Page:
I do still fear a return of the psychosis, though.  Even though this second time around was far milder and far less damaging, it still sucked; a lot.  I’m still incredibly embarrassed and and carrying some pretty intense shame because of both of the times that my brain short circuited.  If it happened twice, it can happen a third or fourth or fifth time.  I fear being permanently disabled by my mental health issues.  If my brain can fail me in such dramatic ways, how will I ever be able to be a successful human being like I want to?  What if I’m not cut out for being a lawyer?  What if I cannot actually be a business owner?  I could go on, but I don’t need to.

Definitely some things I need to talk about in therapy.  I have so many good things going on and, despite the bullshit thrown my way this year so far, I feel pretty good emotionally, so I hate to get too much back into the serious stuff.  Finally telling you is pretty helpful (and remarkable, especially since a year-old blog post about the same subject sits in my drafts), but I’m sure telling Sam will help me tie a little bow on this and put it up on a shelf.

No more shame, damnit!  Well, at least a little less shame for now.  Thank God for therapy this week!

2016 Begins With a Bang

2015’s ridiculousness spilled right over into 2016, unfortunately.  It’s been a crazy few weeks, but the worst seems to be over…for now.  Of course, life happens in threes.

I was avoiding therapy at the end of last year because I didn’t know what I wanted to do with my relationship with my mother.  Should I bring her in to therapy, be vulnerable in a big way, and try yet again?  Turns out, the answer is no.  I can’t do it.  I’m not ready and I may never be.  I’m back at a point where I have given up on my relationship with my mom.  I mean, we still speak occasionally.  I can still be around her.  So, I suppose a more accurate statement is that I have made the decision to give up on the idealized version of the relationship I have been hoping I might have with my mother someday.  I have to let go of it, once and for all.  We will never have a normal relationship and clinging to the (very false) notion that we might is only hurting me.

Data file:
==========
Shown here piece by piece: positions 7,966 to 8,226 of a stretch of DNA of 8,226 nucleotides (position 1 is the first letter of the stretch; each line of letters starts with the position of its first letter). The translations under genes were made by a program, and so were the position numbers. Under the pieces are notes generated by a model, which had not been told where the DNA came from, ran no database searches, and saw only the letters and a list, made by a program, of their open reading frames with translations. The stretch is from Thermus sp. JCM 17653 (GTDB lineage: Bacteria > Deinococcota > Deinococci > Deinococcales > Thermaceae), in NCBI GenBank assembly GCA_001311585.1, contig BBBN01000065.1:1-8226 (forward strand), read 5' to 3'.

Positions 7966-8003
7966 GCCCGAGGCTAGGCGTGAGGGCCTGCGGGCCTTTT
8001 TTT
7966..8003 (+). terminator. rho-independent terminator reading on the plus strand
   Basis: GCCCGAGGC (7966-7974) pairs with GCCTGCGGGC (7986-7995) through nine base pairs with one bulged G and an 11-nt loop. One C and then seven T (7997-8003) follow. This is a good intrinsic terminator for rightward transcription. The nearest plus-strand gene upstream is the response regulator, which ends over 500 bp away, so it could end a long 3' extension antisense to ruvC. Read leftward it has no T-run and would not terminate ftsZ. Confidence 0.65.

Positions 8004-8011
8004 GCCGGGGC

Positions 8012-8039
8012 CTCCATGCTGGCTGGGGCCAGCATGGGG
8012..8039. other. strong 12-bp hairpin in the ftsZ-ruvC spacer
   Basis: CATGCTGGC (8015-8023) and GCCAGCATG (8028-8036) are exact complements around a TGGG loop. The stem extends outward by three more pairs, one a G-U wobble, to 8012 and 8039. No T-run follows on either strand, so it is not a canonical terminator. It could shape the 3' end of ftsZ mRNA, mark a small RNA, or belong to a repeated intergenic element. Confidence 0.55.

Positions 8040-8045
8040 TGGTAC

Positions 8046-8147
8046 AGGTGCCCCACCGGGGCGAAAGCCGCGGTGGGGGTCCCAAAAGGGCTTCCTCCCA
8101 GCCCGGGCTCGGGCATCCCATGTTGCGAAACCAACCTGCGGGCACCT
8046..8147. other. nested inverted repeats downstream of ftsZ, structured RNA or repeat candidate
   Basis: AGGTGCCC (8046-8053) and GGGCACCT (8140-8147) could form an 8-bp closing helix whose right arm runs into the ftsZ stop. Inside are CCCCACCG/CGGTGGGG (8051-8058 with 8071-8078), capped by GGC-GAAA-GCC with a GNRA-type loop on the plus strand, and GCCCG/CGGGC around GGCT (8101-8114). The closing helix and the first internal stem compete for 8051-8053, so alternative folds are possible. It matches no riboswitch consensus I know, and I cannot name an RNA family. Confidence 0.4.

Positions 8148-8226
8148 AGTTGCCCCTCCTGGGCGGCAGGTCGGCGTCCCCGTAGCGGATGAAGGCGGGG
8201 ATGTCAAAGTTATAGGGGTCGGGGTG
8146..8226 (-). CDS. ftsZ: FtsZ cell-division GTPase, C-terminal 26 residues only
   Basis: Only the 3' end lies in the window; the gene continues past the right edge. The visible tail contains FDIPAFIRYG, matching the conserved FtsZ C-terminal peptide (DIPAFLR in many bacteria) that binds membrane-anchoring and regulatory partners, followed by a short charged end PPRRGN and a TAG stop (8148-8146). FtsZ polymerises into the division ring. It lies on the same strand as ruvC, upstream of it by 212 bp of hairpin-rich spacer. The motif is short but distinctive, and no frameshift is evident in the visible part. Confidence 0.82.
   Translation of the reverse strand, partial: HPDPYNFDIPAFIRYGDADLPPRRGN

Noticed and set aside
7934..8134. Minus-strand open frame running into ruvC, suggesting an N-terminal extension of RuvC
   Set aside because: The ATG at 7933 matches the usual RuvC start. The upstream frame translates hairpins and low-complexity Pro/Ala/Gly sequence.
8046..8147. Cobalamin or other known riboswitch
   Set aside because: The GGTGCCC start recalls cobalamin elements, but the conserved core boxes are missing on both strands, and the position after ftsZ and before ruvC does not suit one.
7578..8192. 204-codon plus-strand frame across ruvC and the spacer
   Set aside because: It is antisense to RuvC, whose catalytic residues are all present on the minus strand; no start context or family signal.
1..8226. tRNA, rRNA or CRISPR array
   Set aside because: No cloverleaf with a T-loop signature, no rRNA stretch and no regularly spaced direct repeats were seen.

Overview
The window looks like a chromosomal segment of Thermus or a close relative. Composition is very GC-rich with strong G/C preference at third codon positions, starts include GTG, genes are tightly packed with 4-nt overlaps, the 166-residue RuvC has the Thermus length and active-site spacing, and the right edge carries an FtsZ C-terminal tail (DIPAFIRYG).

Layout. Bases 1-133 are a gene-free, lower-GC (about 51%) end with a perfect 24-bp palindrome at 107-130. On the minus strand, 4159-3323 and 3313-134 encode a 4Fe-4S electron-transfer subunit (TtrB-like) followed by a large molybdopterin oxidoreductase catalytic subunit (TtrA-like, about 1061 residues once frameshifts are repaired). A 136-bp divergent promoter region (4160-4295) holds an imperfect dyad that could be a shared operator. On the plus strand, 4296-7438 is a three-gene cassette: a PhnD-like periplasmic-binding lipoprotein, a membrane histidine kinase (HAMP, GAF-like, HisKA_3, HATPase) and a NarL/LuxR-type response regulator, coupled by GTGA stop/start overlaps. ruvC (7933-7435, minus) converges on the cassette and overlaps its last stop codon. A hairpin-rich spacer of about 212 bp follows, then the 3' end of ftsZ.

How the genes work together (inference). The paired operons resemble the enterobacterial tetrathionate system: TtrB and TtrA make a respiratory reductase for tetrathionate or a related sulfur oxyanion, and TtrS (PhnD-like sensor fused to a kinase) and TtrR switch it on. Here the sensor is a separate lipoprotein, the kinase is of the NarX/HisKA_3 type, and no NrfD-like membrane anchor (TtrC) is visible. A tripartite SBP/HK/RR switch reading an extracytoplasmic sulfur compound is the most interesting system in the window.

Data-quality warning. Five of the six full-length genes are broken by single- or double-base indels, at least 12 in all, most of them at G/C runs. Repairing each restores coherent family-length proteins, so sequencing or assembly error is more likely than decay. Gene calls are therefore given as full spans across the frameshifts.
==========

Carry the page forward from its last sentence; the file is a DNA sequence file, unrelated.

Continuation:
Letting go meant sending her an email telling her why and what it meant for us in the future.  It was really hard for a few days; it still is.  But I’m beginning to feel a sense of relief about the decision.  Letting go is freeing up my heart and mind for other things.  I have amazing people in my life that I CAN and DO have normal relationships with that are indescribably wonderful.  I have a business that is slowly building up steam.  I am on a long-haul journey of physical and mental health.  It’s nice to have the ability to turn my energy toward the people and things that actually matter in my corner of the universe, including myself.

Well, as I’m still somewhat reeling from the finality of sending my mom the email I did, my troubled nephew’s problems showed up on my front porch.  Whatever happened, or didn’t, the wrong person got very angry with him.  Thankfully my brother handled it, but scary people now know where my family lives and, if my nephew makes a dumb mistake again, who knows what could happen to any of us.  Hello, anxiety for days.  It really makes me sad too, because I wish there were something more we could do for him.  Unfortunately, though, addiction is a cycle only he can break.